The country’s activities in different countries have been associated with environmental degradation. This is the case because China has been using natural resources to develop modern infrastructures in the developing world. The search for new construction materials such as wood has resulted in massive environmental problems (Yuan et al. 1809). These malpractices have been associated with changing climatic and weather patterns across the globe. Although such malpractices are committed by China, the outstanding fact is that the consequences of environmental degradation are far-reaching and affect more people in every corner of the globe.

Conclusion

China’s economic rise and sustainability have been facilitated by the economic reforms instituted towards the end of the 20th century. This growth rate has been observed to present numerous opportunities for the nation while at the same time posing specific challenges to the global community. This discussion has shown conclusively that economic development is usually associated with political power. The nation has managed to implement new trade agreements thus promoting economic growth in the developing world. Although China is promoting global integration and participation, some skeptics argue that the nation is planning to reassert its position as a military superpower (ZhiDong 2).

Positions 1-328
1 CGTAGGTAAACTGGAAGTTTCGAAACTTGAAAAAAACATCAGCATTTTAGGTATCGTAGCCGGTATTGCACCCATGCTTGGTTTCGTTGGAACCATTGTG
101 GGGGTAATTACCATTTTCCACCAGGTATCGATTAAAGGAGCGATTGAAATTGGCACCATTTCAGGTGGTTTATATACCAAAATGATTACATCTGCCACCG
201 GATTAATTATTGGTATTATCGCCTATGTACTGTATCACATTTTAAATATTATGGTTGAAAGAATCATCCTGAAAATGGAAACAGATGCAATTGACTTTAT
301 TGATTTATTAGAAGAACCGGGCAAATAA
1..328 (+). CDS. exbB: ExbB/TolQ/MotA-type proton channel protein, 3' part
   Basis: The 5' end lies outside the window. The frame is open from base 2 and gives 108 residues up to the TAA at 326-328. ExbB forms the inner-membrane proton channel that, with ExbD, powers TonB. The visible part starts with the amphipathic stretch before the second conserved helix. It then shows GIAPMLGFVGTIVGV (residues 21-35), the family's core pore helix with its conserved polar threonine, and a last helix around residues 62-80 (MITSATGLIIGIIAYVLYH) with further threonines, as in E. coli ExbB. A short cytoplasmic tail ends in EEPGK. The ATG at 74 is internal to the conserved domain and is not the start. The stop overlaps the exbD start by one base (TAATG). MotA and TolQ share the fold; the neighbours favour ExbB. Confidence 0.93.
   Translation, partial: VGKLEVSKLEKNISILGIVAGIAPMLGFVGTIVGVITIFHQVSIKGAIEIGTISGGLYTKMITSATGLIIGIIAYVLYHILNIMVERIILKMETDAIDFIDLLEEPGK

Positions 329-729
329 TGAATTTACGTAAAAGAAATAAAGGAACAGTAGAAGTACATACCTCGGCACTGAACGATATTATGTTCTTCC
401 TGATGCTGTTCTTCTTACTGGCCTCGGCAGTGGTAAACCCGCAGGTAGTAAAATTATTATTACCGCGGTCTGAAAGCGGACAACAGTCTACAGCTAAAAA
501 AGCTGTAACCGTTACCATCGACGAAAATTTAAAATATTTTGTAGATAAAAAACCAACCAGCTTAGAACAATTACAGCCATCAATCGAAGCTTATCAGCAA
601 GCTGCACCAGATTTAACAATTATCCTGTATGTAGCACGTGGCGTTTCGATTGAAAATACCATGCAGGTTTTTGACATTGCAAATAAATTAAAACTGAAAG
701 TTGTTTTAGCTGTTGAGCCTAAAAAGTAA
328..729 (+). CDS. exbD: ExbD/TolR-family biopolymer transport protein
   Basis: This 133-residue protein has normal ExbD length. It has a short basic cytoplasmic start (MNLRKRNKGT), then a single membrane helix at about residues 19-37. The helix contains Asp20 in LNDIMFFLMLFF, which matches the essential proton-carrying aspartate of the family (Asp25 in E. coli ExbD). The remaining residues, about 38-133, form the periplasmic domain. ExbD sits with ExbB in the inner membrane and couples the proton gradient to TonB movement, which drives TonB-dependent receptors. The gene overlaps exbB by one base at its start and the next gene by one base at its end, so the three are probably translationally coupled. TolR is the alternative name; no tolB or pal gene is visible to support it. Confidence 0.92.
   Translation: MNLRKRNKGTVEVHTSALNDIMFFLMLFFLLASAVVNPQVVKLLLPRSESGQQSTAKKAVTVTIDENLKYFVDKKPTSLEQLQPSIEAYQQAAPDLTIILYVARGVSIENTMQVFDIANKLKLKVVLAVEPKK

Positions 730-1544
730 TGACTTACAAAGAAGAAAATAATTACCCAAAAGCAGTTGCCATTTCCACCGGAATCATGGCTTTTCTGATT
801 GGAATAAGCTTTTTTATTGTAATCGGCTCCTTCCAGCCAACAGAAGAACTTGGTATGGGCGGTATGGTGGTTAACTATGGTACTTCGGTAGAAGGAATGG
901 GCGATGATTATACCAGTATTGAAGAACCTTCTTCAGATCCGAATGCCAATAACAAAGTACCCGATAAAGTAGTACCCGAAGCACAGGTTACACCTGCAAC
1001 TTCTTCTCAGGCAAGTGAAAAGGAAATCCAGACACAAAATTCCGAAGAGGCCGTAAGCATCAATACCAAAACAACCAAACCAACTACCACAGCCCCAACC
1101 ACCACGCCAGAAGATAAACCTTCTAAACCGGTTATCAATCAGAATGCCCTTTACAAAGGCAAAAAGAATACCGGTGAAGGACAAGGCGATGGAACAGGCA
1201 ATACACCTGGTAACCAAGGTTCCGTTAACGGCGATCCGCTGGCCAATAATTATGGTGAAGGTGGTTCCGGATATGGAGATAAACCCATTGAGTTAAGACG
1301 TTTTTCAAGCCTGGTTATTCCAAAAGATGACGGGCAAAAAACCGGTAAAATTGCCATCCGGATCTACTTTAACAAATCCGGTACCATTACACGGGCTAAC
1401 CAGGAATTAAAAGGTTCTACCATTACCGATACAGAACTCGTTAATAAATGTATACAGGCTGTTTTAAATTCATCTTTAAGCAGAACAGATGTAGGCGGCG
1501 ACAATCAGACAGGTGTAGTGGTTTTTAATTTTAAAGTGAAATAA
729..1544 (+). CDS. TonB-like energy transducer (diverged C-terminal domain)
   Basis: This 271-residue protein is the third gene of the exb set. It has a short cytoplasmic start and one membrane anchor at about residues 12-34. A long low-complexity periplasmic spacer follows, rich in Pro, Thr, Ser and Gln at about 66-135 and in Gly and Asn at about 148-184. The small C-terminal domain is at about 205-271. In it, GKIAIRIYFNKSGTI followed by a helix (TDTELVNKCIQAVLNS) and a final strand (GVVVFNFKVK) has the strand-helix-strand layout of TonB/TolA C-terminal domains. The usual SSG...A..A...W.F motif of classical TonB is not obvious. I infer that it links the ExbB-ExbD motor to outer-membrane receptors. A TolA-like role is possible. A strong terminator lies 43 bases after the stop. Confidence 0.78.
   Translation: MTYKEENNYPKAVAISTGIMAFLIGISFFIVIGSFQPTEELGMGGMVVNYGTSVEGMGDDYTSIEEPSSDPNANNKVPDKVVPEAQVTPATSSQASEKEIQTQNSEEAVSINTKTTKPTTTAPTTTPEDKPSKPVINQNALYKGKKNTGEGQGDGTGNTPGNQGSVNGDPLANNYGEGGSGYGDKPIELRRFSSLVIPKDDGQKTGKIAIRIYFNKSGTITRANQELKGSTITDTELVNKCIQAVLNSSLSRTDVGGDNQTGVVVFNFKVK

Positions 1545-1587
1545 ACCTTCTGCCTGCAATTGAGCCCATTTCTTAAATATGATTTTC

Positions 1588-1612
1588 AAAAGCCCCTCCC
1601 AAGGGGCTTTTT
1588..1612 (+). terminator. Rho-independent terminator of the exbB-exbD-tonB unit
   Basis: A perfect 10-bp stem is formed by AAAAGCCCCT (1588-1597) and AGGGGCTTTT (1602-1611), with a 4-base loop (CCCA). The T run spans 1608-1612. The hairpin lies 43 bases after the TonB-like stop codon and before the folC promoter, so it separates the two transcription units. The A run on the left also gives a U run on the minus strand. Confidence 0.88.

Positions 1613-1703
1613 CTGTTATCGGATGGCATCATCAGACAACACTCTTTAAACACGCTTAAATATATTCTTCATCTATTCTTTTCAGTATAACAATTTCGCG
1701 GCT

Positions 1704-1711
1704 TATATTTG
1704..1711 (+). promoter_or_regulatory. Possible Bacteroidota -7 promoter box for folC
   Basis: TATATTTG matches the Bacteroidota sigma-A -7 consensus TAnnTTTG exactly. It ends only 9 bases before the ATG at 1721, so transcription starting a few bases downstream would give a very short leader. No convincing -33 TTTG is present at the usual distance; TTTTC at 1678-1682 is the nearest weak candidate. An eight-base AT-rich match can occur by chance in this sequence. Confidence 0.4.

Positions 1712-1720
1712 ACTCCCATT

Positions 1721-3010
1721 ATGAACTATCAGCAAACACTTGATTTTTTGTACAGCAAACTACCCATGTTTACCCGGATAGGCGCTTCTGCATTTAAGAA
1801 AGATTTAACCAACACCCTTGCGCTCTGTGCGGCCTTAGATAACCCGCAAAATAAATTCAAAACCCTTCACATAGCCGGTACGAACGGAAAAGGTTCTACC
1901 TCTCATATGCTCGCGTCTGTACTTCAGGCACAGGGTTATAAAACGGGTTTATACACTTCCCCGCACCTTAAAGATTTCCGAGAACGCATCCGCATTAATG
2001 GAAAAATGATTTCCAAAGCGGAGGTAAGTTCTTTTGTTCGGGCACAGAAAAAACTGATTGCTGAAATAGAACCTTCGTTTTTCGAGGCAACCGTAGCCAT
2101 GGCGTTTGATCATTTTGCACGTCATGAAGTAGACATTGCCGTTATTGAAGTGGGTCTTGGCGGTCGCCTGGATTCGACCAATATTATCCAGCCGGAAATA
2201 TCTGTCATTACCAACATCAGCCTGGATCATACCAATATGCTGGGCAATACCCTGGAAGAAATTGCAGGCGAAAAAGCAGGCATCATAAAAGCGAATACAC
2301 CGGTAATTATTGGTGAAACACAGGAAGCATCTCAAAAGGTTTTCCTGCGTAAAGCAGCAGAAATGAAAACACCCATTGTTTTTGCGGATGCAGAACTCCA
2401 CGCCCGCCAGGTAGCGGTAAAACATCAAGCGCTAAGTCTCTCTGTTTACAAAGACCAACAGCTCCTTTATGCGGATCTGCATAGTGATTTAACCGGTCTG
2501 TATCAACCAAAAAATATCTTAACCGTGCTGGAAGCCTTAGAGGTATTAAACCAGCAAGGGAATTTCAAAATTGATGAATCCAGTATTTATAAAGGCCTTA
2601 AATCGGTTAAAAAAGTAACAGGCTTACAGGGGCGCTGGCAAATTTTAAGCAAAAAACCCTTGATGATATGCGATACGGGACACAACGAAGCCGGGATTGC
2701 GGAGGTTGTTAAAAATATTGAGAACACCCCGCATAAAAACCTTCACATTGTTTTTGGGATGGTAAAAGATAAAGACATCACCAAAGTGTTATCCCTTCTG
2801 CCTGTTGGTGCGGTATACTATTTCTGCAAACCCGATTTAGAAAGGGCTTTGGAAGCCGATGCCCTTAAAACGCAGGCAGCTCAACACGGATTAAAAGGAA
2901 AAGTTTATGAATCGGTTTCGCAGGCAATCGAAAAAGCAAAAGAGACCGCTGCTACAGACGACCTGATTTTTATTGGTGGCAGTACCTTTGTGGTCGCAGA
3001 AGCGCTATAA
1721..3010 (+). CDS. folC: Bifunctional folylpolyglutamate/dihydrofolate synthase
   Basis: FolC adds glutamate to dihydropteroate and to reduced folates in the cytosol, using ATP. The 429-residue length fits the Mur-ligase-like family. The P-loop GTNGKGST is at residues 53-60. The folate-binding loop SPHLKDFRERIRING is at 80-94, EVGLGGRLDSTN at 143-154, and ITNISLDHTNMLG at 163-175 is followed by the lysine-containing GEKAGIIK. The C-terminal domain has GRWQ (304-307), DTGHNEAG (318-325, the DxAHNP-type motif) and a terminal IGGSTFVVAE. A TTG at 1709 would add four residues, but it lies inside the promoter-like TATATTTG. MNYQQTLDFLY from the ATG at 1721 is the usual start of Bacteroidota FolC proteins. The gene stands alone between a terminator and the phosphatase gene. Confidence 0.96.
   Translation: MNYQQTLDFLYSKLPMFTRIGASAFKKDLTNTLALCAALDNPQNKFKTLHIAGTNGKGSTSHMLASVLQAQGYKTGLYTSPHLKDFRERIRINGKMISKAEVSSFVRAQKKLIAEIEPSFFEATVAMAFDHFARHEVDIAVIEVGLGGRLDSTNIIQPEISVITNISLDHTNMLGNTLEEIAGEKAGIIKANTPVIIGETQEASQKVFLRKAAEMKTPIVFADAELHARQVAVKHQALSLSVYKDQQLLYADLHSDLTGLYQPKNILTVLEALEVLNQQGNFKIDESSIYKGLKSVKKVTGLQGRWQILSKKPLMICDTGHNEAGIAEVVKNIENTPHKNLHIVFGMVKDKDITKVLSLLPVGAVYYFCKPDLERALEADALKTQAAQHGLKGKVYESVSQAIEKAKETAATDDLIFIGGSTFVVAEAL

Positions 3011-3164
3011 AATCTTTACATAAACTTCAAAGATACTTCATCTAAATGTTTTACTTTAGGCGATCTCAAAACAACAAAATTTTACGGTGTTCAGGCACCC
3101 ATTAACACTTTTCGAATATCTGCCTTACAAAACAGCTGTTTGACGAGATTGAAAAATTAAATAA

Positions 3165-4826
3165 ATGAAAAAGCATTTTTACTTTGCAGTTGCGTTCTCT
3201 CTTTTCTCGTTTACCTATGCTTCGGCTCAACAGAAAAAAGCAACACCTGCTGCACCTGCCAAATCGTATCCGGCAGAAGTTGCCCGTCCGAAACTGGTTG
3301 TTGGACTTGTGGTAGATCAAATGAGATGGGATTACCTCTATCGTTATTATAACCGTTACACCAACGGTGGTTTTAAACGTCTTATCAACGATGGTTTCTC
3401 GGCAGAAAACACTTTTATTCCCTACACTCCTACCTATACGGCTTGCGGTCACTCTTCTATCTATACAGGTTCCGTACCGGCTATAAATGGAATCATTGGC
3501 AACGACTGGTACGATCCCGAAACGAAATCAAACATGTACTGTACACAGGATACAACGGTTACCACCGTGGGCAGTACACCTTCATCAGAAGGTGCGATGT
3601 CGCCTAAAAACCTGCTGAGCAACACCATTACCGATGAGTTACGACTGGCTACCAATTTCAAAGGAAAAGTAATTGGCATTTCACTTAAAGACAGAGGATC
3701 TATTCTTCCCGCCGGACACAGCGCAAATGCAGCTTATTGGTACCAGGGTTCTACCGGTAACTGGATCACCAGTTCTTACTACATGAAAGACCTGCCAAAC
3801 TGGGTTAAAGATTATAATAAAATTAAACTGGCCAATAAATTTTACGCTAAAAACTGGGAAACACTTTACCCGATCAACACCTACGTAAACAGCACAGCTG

Studies have also indicated that China has plenty of opportunities and resources that can make it easier for it to pursue its economic goals and reshape the nature of international trade. Finally, the global environment will suffer because of this issue. That being the case, the leaders in the country should consider new policies that will ensure the economic growth experienced in China is sustainable. This move will play a significant role in addressing the major challenges threatening the country’s economic objectives.

Works Cited

El-Erian, Mohamed. “How will China’s Economic Transition Affect Global Growth?” World Economic Forum 1.1 (2016): 1-21. Print.

Huang, Xiaoming and Jason Young. “China and the World Economy: Challenges and Opportunities for New Zealand.” China Research Centre Discussion Paper 13.1 (2013): 1-90. Print.

Liang, Wei. “China: Globalization and the Emergence of a New Status Quo Power?” The Wilson Quarterly 1.1 (2013): 1-33. Print.

Lin, Justin. “China and the Global Economy.” Asia Economic Policy Conference 1.1 (2015): 213-229. Print.

Morrison, Wayne. “China’s Economic Rise: History, Trends, Challenges, and Implications for the United States.” Congressional Research Service 1.1 (2015): 1-44. Print.

Petras, James. “China: Rise, Fall and Re-Emergence as a Global Power: The Lessons of History.” Global Research 1.1 (2012): 1-12. Print.

Schellekens, Philip. “A Changing China: Implications for Developing Countries.” Economic Premise 1.1 (2013): 1-9. Print.

Yuan, Chaoqiung, Sifeng Liu and Naiming Xie. “The Impact on Chinese Economic Growth and Energy Consumption of the Global Financial Crisis: An Input–Output Analysis.” Energy 35.4 (2010): 1805-1812. Print.

ZhiDong, Li. “Energy and Environmental Problems behind China’s High Economic Growth: A Comprehensive Study of Medium and Long-term Problems, Measures and International Cooperation.” The Journal of the Institute of Electrical Engineers of Japan 1.1 (2003): 1-5. Print.